Home > Disk, SPC, SSD > Texas Memory Systems reclaims performance crown and other Flash News

Texas Memory Systems reclaims performance crown and other Flash News

Yesterday TMS released the SPC-1 and SPC-2 results for the RamSan-630 system.  The results are very impressive and the press release goes into some depth.

The SPC imposes strict rules on how their results are presented, so in the interest of brevity I’ll only highlight two very significant items wrapped up in these results:

First, on a “cost for capacity” basis, the scales have tipped in favor of Flash vs. a disk-based system configured for maximum performance. “Cost for capacity” is not part of the SPC Reported Data but derived from SPC Reported data by dividing Total Price by Application Storage Unit (ASU) Capacity, which are both part of SPC Reported Data.

Second, the RamSan-630 produced highly competitive  SPC-2 bandwidth results.  This is significant because high bandwidth use cases have not been part of the traditional SSD discussion.  The typical argument goes, “SSDs are great at IOPS and disks are good for bandwidth.”  This is changing; SSDs are going to challenge disks anywhere that they are used for performance.  It no longer matters if you need random IO or streaming sequential IO; if performance is the primary criteria – SSDs will be the solution, period.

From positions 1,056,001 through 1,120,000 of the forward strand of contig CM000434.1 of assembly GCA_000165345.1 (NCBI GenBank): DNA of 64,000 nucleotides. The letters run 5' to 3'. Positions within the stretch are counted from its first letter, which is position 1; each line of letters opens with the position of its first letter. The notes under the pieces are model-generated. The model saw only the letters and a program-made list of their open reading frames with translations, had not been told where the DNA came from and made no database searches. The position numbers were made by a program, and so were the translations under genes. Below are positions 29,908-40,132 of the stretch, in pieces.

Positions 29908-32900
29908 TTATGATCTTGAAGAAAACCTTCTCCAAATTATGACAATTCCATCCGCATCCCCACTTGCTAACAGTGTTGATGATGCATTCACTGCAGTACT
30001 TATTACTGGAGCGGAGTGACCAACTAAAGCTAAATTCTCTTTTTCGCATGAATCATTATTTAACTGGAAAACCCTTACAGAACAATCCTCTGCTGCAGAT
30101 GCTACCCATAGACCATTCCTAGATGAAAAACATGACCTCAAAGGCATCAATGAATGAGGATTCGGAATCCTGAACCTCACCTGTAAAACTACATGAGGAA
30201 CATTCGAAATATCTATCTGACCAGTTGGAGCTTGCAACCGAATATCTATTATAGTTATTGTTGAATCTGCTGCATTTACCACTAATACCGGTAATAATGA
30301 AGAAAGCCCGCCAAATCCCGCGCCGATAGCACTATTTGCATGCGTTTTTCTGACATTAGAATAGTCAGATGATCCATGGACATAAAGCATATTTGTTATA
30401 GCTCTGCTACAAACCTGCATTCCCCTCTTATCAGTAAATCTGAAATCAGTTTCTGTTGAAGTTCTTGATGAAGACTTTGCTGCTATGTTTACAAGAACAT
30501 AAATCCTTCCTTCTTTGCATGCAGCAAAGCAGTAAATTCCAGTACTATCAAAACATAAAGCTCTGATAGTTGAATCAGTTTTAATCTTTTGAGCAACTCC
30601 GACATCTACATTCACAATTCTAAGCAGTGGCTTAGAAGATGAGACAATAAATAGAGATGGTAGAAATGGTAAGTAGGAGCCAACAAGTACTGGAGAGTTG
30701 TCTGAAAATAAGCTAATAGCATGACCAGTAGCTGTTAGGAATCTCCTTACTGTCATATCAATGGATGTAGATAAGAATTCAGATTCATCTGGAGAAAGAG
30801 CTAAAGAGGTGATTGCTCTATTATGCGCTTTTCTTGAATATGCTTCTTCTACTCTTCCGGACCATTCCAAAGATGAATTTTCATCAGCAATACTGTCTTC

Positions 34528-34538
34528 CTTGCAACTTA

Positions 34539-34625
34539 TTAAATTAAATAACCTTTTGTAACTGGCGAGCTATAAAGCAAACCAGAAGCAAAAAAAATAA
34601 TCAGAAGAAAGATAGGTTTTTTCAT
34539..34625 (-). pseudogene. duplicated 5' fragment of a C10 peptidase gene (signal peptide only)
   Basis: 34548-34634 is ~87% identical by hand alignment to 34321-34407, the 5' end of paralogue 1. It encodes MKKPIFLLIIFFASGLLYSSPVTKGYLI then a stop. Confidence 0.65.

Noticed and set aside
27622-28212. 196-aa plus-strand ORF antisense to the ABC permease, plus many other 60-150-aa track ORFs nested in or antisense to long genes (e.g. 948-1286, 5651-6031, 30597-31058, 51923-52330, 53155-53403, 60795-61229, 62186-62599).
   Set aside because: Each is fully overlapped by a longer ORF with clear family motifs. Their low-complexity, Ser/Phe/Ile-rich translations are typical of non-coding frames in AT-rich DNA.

In other news, this week EMC announced that they were seeing demand for all flash configurations of VMAX and VNX (hopeful they will publish Storage Performance Council results!).  While I would encourage these clients to take a look at what a purpose built Flash system like the RamSan-630 can do; I do think that it clearly highlights where SSDs are going, from a “Tier-0” configuration to “Tier-1”.

Welcome to the future, EMC, glad you could join us.

SPC, SPC-1, SPC-2, are trademarks or registered trademarks of the Storage Performance Council (SPC).

Categories: Disk, SPC, SSD
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